Thursday, April 26, 2012

Historic Resonances

I have been taking Ken Ford’s history class at Clouds and we have been studying the book, “A Concise History of Buddhism” by Andrew Skilton.  Certain facts have struck me as very contemporary.  Finding things in history that are very similar to the current issues in American Buddhism, I find very consoling.  It’s not that we have a misunderstanding of Buddhism and its issues but that these problems have a long-standing tradition of being difficult or divisive.  Here is some of the information that I found resonated with contemporary problems.

Precept Recitation
The development of Sangha happened after the Buddha died when disciples may or may not have had direct contact with the person Shakyamuni Buddha.  Because disciples now learned the dharma from other people, the founders added the idea of Sangha as being part of the triple treasure.   In these early years, the sangha congealed by having bi-monthly meetings where they had a formal recitation of the precepts, the vinaya and confession. Otherwise they were independent wandering monks.  This has supported my feelings that our monthly precept recitation is very important and one of the centerpieces of a contemporary non-monastic sangha.

Urban and country centers
The early sanghas began making buildings.  I found it very interesting that there were two types of meeting places for the monks.  An Avasas was a building built for the sangha in the country to live in.  An Aramas was a building built by the laypeople in the city to help ease the collection of alms for the monks.   From the very beginning of our history, there were urban lay oriented centers, and monastic living quarters in the country.  During this time there was a great change in style from wandering monks to monastics.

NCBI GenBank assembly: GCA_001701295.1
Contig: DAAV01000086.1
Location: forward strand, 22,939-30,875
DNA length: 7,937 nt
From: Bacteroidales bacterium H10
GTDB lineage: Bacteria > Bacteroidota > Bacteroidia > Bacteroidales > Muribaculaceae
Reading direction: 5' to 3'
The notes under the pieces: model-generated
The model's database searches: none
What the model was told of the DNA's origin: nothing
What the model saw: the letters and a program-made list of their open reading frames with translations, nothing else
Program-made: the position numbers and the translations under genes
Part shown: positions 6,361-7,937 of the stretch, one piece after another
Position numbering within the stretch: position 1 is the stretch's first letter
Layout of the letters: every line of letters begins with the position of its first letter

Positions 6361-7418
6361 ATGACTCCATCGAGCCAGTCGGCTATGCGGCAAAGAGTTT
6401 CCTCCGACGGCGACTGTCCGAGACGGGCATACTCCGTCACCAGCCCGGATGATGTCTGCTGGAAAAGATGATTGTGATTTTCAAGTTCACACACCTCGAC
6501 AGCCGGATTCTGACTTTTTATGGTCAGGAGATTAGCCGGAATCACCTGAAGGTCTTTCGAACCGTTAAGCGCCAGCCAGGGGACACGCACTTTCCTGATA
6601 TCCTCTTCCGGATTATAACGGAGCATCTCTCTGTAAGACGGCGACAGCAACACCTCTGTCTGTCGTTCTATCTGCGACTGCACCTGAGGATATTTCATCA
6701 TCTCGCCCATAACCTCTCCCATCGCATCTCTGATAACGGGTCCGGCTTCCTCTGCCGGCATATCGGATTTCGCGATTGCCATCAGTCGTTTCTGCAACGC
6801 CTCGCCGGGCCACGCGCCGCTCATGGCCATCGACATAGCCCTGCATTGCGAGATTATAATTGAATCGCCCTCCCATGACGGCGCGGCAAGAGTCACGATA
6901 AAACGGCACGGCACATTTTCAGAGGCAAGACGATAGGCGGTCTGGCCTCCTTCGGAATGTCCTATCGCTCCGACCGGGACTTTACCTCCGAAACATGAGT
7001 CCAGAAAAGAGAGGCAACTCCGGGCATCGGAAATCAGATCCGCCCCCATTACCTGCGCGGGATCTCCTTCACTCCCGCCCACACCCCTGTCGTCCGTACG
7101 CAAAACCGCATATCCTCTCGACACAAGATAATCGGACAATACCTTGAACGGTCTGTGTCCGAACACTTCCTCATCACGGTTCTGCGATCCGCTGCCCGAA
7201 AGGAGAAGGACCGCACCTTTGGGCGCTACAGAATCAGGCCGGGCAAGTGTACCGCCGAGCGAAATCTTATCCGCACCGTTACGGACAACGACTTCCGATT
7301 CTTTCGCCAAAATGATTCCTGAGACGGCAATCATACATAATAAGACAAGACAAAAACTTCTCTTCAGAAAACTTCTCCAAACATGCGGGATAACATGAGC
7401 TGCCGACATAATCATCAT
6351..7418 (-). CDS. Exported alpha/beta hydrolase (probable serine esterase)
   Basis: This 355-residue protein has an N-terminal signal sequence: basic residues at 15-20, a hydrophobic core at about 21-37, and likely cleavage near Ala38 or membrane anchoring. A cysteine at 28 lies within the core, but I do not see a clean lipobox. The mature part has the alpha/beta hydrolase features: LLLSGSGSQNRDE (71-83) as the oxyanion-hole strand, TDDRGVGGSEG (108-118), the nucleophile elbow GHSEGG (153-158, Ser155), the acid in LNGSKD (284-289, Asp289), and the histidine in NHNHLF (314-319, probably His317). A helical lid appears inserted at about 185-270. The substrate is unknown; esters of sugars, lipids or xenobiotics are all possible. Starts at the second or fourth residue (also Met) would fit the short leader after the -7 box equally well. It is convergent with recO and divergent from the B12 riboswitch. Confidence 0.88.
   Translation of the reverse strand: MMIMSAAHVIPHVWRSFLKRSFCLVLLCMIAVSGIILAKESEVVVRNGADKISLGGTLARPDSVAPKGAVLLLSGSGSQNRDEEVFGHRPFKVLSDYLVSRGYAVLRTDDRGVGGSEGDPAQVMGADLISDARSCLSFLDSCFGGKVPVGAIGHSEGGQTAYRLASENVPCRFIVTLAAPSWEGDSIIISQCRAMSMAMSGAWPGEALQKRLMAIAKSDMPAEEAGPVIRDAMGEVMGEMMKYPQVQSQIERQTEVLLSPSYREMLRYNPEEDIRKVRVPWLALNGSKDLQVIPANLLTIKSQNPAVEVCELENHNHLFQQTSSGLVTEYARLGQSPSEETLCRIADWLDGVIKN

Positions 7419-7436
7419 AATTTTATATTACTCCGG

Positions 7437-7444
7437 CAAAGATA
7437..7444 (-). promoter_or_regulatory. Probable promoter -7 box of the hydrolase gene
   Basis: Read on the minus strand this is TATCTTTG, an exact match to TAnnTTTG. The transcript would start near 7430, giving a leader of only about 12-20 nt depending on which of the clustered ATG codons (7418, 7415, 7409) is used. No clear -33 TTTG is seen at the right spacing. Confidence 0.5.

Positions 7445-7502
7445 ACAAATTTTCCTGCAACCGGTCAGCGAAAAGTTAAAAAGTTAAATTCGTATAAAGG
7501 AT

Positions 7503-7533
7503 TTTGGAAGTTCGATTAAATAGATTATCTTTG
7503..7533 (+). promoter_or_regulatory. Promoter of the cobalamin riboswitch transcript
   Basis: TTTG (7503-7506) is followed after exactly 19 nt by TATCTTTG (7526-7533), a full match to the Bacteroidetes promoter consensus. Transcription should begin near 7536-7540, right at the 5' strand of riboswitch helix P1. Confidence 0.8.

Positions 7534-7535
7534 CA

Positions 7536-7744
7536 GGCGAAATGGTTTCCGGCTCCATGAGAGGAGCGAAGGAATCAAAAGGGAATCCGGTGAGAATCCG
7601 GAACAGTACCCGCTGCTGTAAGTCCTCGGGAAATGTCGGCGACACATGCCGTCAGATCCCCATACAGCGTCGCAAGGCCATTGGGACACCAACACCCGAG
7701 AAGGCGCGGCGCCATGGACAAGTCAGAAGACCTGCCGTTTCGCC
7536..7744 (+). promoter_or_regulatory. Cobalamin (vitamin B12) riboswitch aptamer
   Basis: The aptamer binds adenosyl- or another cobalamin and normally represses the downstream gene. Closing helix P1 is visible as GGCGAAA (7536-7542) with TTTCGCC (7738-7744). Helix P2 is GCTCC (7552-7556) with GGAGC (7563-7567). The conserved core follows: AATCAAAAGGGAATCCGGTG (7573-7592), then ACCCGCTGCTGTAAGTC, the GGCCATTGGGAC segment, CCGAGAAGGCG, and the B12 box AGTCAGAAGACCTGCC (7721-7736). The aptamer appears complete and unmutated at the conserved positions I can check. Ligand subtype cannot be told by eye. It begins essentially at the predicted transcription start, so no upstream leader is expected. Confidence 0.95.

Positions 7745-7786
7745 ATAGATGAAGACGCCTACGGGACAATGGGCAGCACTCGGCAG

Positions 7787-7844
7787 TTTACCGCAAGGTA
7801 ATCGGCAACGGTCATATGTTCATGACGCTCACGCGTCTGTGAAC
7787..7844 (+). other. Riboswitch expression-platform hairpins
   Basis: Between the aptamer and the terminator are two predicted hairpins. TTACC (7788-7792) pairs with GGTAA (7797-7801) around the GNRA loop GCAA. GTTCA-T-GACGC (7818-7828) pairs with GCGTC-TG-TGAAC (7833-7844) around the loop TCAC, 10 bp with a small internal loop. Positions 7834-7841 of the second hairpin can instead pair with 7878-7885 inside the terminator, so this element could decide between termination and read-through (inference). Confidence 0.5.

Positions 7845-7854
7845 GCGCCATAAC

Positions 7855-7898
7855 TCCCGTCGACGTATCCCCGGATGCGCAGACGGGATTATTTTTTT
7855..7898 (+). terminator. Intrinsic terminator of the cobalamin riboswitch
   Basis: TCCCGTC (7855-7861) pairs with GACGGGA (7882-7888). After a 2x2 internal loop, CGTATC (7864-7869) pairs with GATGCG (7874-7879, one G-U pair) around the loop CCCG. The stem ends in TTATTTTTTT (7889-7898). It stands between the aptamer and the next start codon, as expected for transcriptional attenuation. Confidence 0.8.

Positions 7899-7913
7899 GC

Diversity in Doctrine.
What I see happening currently is a great diversity in how people are interpreting Buddhism. The way to practice, and adjustments to monastic and lay life, are arising as Buddhism meets the Western Culture.  What I found in my reading is that this happened after Buddha died in the beginning of the codification of Buddhism and throughout the evolution of Buddhism.
Buddhist diversity in the early years (from Skilton) was caused by various factors:
1.    Buddha did not appoint one successor
2.    The sangha itself had a non-centralized structure
3.    The Buddha specifically advised that his disciples remain as islands to themselves.
4.    Isolated community made it easier to have different interpretations
5.    The Buddha himself encouraged diversity as he refused to allow his teaching to be standardized into a particular dialect or format
a.    Different languages certainly attributed to different understandings
6.    Ambiguity in the original teachings when he delivered different teachings according to the individual monk he was teaching
7.    The arising of prominent teachers who had different interpretations of Buddha’s teaching.

The early most debated issues that caused doctrinal divergences.
•    Karma
•    The status of the arhat with the controversy that they were perfectly enlightened or have human faults.
•    The nature of nirvana and of space
•    Whether there was an intermediate existence after death
•    Whether insight occurs instantaneously or gradually
•    Whether the mind is inherently pure and contaminated only by adventitious defilements